Tuesday, July 26, 2011
Some prominent academics think the answer may be yes. I have just received a copy of volume1, no.1 of the Journal of Law, published under the auspices of the Green Bag. The idea is to have a journal that is really a compilation of several mini journals that are innovative by law review standards. Although the issue is innovative, I think it could have been more innovative, for example, including a mini journal of short essays with the intellectual contents of the full traditional article. But decide for yourself. Here is the website. Here is the description of the journal:
The Journal of Law looks like a conventional law review, but it is really a bundle of small, unconventional law journals, all published together in one volume.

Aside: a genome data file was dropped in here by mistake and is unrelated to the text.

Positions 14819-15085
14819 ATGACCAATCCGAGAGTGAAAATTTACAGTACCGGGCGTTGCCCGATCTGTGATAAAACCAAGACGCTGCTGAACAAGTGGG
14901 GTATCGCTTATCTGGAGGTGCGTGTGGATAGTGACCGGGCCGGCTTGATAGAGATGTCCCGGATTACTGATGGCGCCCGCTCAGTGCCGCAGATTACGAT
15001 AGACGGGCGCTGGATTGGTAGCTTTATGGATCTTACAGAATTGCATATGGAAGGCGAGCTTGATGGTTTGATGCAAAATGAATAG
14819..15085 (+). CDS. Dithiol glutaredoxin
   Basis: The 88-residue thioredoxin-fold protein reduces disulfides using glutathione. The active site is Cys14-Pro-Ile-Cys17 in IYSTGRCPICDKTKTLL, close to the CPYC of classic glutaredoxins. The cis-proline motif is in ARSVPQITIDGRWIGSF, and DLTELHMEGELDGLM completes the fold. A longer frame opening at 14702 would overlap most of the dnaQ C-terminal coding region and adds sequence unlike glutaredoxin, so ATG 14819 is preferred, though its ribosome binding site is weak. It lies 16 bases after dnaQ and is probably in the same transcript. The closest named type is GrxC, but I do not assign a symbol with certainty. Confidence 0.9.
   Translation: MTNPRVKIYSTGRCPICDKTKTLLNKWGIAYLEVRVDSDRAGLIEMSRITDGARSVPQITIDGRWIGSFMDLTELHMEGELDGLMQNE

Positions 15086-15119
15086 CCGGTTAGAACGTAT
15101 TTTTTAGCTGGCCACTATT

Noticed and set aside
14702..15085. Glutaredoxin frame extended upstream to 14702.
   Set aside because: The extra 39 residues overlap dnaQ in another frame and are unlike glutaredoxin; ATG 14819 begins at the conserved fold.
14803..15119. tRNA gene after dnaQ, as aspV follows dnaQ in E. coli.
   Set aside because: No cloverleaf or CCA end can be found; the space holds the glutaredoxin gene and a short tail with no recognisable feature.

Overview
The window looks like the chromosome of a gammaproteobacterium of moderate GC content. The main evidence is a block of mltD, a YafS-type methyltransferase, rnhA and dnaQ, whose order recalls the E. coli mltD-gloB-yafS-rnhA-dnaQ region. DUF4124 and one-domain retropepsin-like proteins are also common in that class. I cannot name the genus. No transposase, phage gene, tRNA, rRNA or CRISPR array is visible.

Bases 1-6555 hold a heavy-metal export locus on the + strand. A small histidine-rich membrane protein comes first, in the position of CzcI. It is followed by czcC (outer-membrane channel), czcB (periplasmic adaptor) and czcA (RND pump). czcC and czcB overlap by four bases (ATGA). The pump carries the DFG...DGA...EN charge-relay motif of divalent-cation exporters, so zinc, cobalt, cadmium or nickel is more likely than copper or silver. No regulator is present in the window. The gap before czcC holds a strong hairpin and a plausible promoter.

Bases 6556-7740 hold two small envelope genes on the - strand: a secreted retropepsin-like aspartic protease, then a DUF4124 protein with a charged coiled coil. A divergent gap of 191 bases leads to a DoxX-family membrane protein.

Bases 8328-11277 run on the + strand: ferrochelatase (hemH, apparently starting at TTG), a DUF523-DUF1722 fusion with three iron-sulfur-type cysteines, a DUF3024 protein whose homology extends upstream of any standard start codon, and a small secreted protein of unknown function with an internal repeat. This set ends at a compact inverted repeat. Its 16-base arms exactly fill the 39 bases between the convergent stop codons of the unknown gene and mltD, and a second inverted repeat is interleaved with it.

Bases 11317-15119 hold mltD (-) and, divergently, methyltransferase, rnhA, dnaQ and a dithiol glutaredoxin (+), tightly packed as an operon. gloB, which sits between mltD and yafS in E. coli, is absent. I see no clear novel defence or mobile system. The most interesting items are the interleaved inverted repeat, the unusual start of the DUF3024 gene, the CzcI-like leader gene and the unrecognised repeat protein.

This approach saves money over separate publication. It also frees editors of the individual journals to spend more time finding and refining good material, and less time dealing with mundane matters relating to the printing of their work product.
Thus the Journal of Law’s generic name: it is no one journal in particular, and it is not tied to any particular institution, subject, specialty, or method.
The idea is that the Journal of Law will be an incubator of sorts, providing for legal intellectuals something akin to what business schools’ incubators offer commercial entrepreneurs: friendly, small-scale, in-kind support for promising, unconventional ideas for which (a) there might be a market, but (b) there is not yet backing among established, deep-pocketed powers-that-be.
For a more elaborate explanation, see
Ross E. Davies, Like Water for Law Reviews: An Introduction to the Journal of Law, 1 J.L. 1 (2011).